The Note: Fatal Diseases

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The Republican field shrank by one over the weekend -- and no, we're not referring to Sen. John McCain, who is vowing that only "contracting a fatal disease" would force him to drop out. We're not sure if these woes are classified as terminal campaign illnesses, but here are a few symptoms of something serious: mass defections; almost no money in the bank; no prospects for starting to raise real cash; looking like you're replaying yesterday's news; and positions that are out-of-step with the Republican base as well as the country as a whole.

The money woes are perhaps McCain's most serious challenge (can anyone offer a plausible theory for how he turns that around?), and they're not limited to the Arizona Republican. Second-quarter fund-raising reports show Sen. Barack Obama, D-Ill., and Sen. Hillary Rodham Clinton, D-N.Y., opening huge leads on all of their rivals in both parties. "Both surpassed the $32.7 million that President George W. Bush had to spend at the end of June 2003," Bloomberg's Jonathan Salant and Timothy Burger write. "The two Democrats have more than twice as much to spend as Republican frontrunners Rudy Giuliani and Mitt Romney."

What's driving it? We can talk about the Democrats' leg up in Internet organizing, or the experienced finance teams put together by Obama or Clinton, but it all comes back to an unpopular war that's closely linked to the GOP -- and will be back in the spotlight in Congress this week. The Senate may not pass anything meaningful, and Congress almost certainly can't force the president to change course before this fall, but that misses the broader point: Bush and McCain -- those old rivals from 2000 -- have each other's company in having lost the public on the war. And -- though this is taking a bit longer -- they're losing Congress, too.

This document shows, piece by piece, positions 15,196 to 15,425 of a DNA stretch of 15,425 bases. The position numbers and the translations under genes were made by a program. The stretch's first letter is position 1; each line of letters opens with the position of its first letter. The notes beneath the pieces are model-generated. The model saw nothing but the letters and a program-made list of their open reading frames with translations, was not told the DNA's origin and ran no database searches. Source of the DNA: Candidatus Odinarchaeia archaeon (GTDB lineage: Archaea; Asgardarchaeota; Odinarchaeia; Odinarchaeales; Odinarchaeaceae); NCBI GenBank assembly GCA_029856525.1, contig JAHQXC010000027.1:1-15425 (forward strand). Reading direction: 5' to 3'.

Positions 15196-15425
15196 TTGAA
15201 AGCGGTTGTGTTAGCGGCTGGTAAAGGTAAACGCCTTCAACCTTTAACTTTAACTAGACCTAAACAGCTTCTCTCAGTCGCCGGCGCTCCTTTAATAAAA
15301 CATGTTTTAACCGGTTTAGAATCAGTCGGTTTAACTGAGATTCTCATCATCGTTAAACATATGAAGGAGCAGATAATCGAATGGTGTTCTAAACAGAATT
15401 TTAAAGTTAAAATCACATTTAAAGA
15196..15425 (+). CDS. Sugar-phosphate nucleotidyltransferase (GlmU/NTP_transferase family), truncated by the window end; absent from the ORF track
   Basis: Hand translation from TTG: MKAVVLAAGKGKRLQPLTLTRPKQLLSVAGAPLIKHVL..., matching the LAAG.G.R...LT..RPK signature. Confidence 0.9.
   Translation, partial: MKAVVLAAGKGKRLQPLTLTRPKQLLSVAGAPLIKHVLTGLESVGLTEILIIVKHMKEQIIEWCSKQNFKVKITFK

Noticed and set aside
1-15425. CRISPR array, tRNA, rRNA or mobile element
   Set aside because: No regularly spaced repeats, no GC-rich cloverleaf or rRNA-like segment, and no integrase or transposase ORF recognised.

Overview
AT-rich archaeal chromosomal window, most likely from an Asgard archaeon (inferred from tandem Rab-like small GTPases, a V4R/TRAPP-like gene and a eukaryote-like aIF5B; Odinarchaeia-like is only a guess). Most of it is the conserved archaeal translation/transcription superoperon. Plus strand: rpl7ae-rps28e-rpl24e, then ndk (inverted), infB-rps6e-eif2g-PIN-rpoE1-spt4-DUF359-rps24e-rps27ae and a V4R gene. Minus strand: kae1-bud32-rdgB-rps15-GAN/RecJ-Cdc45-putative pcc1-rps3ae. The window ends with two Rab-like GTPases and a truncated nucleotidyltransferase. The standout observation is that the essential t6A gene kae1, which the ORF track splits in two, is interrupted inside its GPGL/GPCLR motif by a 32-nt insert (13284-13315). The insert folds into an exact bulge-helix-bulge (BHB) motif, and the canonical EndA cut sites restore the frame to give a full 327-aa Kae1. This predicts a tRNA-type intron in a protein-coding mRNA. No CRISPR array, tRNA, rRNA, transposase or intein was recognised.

Forget Chuck Hagel and Olympia Snowe -- the real ominous sign for the White House and its allies is the resolution being offered by Sen. Richard Lugar, R-Ind., and Sen. John Warner, R-Va. -- a pair of Republican elder statesmen, pleading with the president to develop a new plan and submit an entirely new war authorization bill. Keeping in mind that the Iraqi parliament's decision to flee the Baghdad heat in August is unlikely to yield much in the way of results, how much longer can Bush and McCain hold out hope? "What we're looking for now are plans that are much more realistic for the use of our troops in Iraq, in the Middle East, and worldwide," Lugar told ABC's George Stephanopoulos on "This Week."

McCain has made clear that he's foursquare behind the president -- hardly a good starting place for what's now an insurgent candidacy. A campaign shake-up is not life-altering stuff, though McCain looks plain awful in the aftermath of his campaign's implosion. The Washington Post's breakdown of the breakup has top aides overestimating fund-raising capabilities by laughable sums -- the original budget called for $45 million in the bank by this point in the campaign, not the $3.2 million in actual cash McCain has on hand (not to mention $1.8 million in campaign debts). "Work it out," he told his warring fashions in January, per the Post's Michael Shear, Dan Balz, and Chris Cillizza. Sounds like the type of stern message the president is delivering to the Iraqi government -- and it had about as big an impact.

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